Jericho Moon

The sequel to Iron Dawn continues the adventures of Barra the Pict, a mercenary soldier who, together with her brawny companion, Leucas, and the magician Kheperu, attempts to free the prince of Jebusai in the land of Canaan Reprint PW LJ.
Jericho Moon The sequel to Iron Dawn continues the adventures of Barra the Pict a mercenary soldier who together with her brawny companion Leucas and the magician Kheperu attempts to free the prince of Jebusa

  • Title: Jericho Moon
  • Author: Matthew Woodring Stover
  • ISBN: 9780451457585
  • Page: 156
  • Format: Paperback
  • 1 thought on “Jericho Moon”

    1. Jericho Moon é mais um romance fodásico do Matthew “Acts of Caine” Stover, um autor que busca sempre quebrar os limites e os clichês da literatura de Espada e Magia contemporânea. Jericho Moon é a continuação de Iron Dawn, e forma a duologia Heart of Bronze, seus primeiros livros antes de ganhar a fama pela saga Acts of Caine (e que está demorando demais para sair um livro novo, caray!).O romance faz uma reinterpretação dos eventos do Livro de Josué (e também descritos no Pentate [...]

    2. I was introduced to Mr Stover's work recently - Heroes Die and Blade of Tyshalle were both quickly elevated to personal favorites of mine. So I figured I'd check out his earliest work that I'd heard of, a little two-part "series" set in Earth's Bronze Age, which in Stover's hands is every bit as fantastical and magical as any "traditional" fantasy world. Iron Dawn was the first book, and sadly, I wasn't particularly overwhelmed by it - I've heard mention that the three main characters are based [...]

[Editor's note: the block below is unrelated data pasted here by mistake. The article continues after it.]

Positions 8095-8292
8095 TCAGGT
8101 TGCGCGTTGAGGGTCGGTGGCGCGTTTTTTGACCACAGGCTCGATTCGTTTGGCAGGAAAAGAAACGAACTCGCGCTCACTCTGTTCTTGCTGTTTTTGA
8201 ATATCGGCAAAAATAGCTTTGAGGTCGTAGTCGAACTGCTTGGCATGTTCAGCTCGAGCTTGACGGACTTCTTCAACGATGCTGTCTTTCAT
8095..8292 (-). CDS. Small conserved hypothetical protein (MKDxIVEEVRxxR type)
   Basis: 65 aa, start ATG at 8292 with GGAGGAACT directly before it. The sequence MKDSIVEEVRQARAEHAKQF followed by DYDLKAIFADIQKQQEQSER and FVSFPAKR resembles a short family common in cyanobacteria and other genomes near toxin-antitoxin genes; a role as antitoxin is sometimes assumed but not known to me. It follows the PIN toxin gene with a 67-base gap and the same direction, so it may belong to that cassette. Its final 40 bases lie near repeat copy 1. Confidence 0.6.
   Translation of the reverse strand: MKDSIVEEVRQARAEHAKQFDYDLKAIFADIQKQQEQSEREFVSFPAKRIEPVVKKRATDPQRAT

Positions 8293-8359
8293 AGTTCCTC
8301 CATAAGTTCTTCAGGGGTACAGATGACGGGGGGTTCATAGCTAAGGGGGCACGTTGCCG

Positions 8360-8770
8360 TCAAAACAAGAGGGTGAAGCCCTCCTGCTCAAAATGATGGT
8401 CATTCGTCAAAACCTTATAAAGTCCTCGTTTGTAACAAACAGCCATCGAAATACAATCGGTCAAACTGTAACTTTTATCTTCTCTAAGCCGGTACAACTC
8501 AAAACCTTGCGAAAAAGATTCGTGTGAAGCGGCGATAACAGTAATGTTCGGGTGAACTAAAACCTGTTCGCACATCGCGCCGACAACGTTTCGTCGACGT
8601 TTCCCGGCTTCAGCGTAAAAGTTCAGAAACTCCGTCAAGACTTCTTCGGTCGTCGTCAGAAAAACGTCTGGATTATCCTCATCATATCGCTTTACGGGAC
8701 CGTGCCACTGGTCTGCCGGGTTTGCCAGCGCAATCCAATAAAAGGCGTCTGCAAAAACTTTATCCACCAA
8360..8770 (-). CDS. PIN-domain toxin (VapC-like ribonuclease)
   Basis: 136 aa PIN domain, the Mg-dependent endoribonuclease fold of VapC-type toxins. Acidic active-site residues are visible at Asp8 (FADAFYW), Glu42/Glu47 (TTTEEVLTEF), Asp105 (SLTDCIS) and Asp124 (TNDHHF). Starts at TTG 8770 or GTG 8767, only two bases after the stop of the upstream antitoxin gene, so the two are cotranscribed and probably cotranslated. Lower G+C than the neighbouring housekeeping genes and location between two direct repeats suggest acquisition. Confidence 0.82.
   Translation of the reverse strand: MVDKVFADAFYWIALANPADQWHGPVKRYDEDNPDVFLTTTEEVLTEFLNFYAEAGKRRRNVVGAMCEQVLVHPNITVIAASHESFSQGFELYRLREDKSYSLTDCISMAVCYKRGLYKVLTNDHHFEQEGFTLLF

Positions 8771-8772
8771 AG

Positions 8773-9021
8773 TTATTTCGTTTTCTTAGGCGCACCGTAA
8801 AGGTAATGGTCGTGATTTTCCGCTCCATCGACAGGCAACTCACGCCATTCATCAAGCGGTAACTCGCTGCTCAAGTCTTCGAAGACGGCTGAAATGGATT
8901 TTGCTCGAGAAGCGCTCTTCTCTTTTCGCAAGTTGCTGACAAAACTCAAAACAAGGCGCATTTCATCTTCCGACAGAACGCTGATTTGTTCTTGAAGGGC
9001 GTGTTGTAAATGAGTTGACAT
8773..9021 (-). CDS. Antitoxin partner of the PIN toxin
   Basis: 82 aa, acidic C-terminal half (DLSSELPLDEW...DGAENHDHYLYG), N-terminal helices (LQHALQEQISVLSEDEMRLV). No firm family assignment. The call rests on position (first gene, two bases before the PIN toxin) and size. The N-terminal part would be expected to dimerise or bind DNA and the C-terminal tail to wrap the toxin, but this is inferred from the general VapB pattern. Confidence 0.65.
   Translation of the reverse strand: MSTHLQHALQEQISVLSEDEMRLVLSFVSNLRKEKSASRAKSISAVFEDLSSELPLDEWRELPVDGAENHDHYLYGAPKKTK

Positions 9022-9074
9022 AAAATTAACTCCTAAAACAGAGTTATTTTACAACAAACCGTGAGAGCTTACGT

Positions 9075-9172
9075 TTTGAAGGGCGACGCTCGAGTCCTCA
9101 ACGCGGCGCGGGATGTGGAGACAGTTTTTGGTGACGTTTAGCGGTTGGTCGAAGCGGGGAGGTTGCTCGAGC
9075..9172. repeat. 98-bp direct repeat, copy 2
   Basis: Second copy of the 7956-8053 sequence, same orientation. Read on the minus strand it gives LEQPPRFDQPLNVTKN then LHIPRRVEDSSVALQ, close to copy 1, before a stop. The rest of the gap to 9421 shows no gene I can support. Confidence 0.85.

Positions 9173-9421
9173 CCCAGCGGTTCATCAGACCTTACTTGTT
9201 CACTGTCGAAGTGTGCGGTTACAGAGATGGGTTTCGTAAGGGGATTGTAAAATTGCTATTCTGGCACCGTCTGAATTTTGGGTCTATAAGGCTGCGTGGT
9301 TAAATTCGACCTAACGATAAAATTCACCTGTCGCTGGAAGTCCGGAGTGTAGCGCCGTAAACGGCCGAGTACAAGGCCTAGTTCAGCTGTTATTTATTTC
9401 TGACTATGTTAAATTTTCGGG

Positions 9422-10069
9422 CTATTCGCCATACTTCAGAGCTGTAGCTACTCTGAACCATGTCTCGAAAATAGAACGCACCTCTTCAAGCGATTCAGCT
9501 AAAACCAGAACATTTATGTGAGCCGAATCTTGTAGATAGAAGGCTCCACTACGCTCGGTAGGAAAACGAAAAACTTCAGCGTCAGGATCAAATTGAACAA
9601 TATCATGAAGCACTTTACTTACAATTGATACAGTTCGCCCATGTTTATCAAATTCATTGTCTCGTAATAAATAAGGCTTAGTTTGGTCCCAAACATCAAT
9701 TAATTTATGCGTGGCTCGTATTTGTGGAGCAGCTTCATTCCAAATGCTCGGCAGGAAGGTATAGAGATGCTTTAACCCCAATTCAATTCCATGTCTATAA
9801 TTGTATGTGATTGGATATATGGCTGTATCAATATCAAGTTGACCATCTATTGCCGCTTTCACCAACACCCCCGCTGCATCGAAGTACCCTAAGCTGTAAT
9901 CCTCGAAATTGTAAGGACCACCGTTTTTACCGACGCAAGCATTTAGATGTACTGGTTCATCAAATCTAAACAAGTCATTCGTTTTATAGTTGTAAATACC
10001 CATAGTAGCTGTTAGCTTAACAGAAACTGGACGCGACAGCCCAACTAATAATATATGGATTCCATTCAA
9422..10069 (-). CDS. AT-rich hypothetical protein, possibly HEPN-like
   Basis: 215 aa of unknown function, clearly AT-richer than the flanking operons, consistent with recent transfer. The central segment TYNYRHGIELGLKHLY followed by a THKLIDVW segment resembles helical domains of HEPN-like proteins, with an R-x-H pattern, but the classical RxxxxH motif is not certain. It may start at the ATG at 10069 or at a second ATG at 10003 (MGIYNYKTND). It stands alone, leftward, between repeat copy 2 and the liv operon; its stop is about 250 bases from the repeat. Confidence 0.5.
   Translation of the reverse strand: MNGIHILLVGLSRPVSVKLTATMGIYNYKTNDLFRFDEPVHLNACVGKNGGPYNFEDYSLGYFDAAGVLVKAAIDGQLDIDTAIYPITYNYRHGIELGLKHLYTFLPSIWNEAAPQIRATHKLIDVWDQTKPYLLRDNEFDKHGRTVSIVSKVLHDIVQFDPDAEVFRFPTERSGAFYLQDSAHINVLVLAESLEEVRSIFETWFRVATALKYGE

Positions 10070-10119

3. If ever there was a case to be made for not judging a book by it's cover, this is it. It looks like a Harlequin romance, but it's actually a very clever historical novel with fantasy elements. Think almost Robert E Howard's Conan or Bran Mak Morn set in Biblical Judea. Stover writes about characters living in the generation just after Moses using the rules and tropes of fantasy fiction, and it works. He brings a new perspective to old characters just by portraying them as if the old stories were [...]

    4. I first came across this book in researching on the trope of God is Evil. Boy what a rollicking read. Finished it under 48 hours even tho it's 500 plus pages long. The writing is crisp and lean, but doesn't truck in tired tropes too much. The main characters are like able, and believable. The setting is rich - post-Jericho Canaan. The premise is simple -- and deliciously subversive. A band of mercenaries is hired to protect a city from an invading army. However the invaders are the Hebrews from [...]

    5. A great adventure story. You could possibly read this without ever reading Iron Dawn, but where is the fun in that? Okay this story portrays Moses' Israelites as tribal, genocidal, zealots who want Jebusi (Jerusalem) razed to the ground and every living thing within it's walls utterly destroyed. Not to say that they are the 'villains', in this story everyone is just doing what they think is 'right' so to label one person(s) as villainous would depend on your perspective. This may offend some rea [...]

    6. Stover certainly has no love for God. If you can get past the blasphemy, this is a good read. Much better paced than his previous novel, "Iron Dawn," despite being longer. This comes from enthralling characters from every perspective, not just his power trio of heroes. As a Christian, much of this book was tough to take. It has done me good, though, by forcing me to answer certain questions as pertaining to God.

    7. A great sequel to Iron Dawn, with the characters we loved thrown in the middle of a worse situation than the first book and an interesting reflection on religion.

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